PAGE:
The Borlaug Higher Education for Agricultural Research and Development Program (BHEARD), part of the United States Government’s Feed the Future initiative, funded by the United States Agency for International Development (USAID) through the International Maize and Wheat Improvement Center (CIMMYT) has partnered with the Kosmos Innovation Center (KIC) to showcase how scientific investment has the potential to transform Ghana’s agricultural sector through innovation.
In 2019, BHEARD, together with leaders from Ghana’s agricultural seed sector, began a project to improve the country’s grain and vegetable sector by selecting and working with qualified project teams, experts, and various scientists to develop and commercialize new and improved seed varieties.
Following an extensive application and review process that identified the best opportunities to develop new ready-for-market technologies, four projects were selected for investment and training:
- Increasing the productivity of maize using locally produced hybrid maize, an initiative led by Professor Eric Y. Danquah, Director for West Africa Centre for Crop Improvement (WACCI), University of Ghana, and his colleague, Dr. Beatrice Ifie, Leader of the Maize Breeding Programme
- Building the technical and entrepreneurial capacity of young people in maize cultivation to produce and market hybrid maize seeds in Northern Ghana, an effort led by Dr. Gloria Boakyewaa Adu, Maize Breeder at Council for Scientific and Industrial Research’s Savannah Agricultural Research Institute (CSIR-SARI)
- Increasing productivity of soybeans using seeds of improved varieties, an effort led by Dr. Doris K. Puozaa, Research Scientist and Head for Seed Science and Technology at CSIR-SARI), Nyankpala-Northern Region.
- Developing locally certified and improved hybrid tomato seeds and increasing production, an effort led by Dr. Agyemang Danquah, Project Lead at WACCI, University of Ghana.
Planting for Food and Jobs
There was also the development of locally certified improved hybrid tomato seeds and building of capacity for its production, led by Dr. Agyemang Danquah, Project lead at WACCI, University of Ghana.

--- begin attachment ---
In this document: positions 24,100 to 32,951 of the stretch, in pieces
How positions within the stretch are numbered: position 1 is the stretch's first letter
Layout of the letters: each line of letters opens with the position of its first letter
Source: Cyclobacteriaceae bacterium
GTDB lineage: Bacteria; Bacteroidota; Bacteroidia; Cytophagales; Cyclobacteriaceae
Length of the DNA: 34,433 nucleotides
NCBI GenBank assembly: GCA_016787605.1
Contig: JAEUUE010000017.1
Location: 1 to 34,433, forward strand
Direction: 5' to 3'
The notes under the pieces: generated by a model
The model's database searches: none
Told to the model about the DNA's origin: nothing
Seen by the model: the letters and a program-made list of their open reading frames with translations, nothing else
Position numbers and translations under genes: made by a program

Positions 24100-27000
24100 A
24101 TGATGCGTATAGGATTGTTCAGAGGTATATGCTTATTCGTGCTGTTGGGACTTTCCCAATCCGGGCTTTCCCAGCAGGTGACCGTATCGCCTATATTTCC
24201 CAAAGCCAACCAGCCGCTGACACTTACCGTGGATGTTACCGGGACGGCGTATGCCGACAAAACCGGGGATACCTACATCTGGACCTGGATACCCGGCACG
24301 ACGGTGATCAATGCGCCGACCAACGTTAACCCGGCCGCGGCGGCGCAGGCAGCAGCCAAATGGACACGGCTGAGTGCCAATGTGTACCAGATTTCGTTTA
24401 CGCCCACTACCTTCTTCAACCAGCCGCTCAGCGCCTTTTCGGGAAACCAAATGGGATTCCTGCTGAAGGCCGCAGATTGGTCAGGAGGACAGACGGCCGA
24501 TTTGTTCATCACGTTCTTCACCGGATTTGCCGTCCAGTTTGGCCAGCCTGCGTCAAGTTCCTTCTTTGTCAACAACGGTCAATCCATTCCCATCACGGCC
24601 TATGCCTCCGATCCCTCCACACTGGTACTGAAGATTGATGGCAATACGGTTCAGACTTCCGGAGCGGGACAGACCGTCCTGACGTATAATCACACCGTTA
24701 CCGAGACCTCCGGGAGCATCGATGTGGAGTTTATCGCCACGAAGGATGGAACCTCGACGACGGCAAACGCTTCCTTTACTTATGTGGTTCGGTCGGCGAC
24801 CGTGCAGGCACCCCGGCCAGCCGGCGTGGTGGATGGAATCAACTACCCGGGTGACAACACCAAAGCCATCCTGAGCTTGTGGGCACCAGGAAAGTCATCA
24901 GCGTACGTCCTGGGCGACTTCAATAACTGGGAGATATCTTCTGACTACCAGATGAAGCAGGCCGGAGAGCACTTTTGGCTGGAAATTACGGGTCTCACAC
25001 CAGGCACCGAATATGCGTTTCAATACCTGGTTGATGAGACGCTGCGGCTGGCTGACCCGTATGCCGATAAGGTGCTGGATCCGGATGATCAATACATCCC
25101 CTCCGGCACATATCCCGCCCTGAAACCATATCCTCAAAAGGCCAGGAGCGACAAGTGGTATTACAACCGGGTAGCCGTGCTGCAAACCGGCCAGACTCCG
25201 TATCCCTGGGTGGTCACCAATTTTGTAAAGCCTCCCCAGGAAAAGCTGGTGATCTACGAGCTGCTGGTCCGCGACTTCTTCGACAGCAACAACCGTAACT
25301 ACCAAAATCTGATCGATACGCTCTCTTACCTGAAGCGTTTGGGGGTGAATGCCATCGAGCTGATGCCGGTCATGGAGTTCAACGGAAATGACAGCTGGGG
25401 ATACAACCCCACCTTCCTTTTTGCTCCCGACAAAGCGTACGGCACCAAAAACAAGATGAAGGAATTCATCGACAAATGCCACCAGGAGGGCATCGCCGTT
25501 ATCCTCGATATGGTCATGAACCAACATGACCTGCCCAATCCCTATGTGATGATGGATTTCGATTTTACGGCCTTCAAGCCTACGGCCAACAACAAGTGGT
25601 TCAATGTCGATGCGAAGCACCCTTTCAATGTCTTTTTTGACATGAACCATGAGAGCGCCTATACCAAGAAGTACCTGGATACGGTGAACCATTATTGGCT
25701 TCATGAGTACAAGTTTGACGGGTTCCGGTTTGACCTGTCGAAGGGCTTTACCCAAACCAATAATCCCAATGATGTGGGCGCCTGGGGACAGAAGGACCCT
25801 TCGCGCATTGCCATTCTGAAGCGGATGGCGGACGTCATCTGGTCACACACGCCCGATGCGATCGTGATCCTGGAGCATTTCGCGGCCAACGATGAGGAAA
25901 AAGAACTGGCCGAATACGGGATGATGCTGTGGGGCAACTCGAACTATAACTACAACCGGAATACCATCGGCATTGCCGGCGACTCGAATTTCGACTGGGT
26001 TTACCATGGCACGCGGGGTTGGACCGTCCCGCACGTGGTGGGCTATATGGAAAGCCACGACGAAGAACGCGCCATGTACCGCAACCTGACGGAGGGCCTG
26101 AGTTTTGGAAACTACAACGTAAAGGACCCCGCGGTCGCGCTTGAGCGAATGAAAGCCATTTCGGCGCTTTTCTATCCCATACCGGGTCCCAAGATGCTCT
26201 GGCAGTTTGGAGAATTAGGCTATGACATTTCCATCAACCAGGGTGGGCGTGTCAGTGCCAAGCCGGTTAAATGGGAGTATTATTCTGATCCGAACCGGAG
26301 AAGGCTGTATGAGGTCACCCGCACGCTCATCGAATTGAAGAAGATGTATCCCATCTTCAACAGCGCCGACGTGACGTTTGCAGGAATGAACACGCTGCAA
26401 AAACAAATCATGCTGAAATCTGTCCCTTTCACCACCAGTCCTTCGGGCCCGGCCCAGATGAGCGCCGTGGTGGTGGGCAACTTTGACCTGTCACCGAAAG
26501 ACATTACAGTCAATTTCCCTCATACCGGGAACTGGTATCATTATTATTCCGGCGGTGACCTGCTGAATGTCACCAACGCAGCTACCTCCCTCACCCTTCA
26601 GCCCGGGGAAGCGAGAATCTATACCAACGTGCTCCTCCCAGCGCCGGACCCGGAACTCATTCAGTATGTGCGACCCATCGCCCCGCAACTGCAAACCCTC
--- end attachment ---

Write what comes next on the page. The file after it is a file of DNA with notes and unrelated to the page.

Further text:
According to Professor Eric Y. Danquah, leading the team working on upscaling the hybrid maize, maize yields in Ghana are very low, averaging two tonnes per hectare against a potential yield of six tonnes per hectare.
He attributes this partially to smallholder farmers using low improved varieties, low fertilizers, and poor agronomic management. Prof. Danquah also indicated that the Planting for Food and Jobs Program is encouraging the production of sufficient and high-quality seeds for the local market, but currently insufficient and hence importation.
Prof. Danquah also indicated that out of the number of maize hybrids released in Ghana, only a few have undergone full commercialization, and these are mostly varieties released by multi-national corporations. As a result, the current hybrids that are commercialized in Ghana are produced mostly outside the shores of Ghana. It is against this background that they are working on their project.
Dr. Gloria Boakye Waa Adu’s team, looking to build the technical and entrepreneurial capacity of youth in hybrid maize seed production, also observed that two of the major constraints affecting the successful expansion of hybrid maize seed production in Ghana are; inadequate availability of high-quality early generation seeds and a limited number of trained and experienced personnel with the requisite knowledge and skills in hybrid seed production.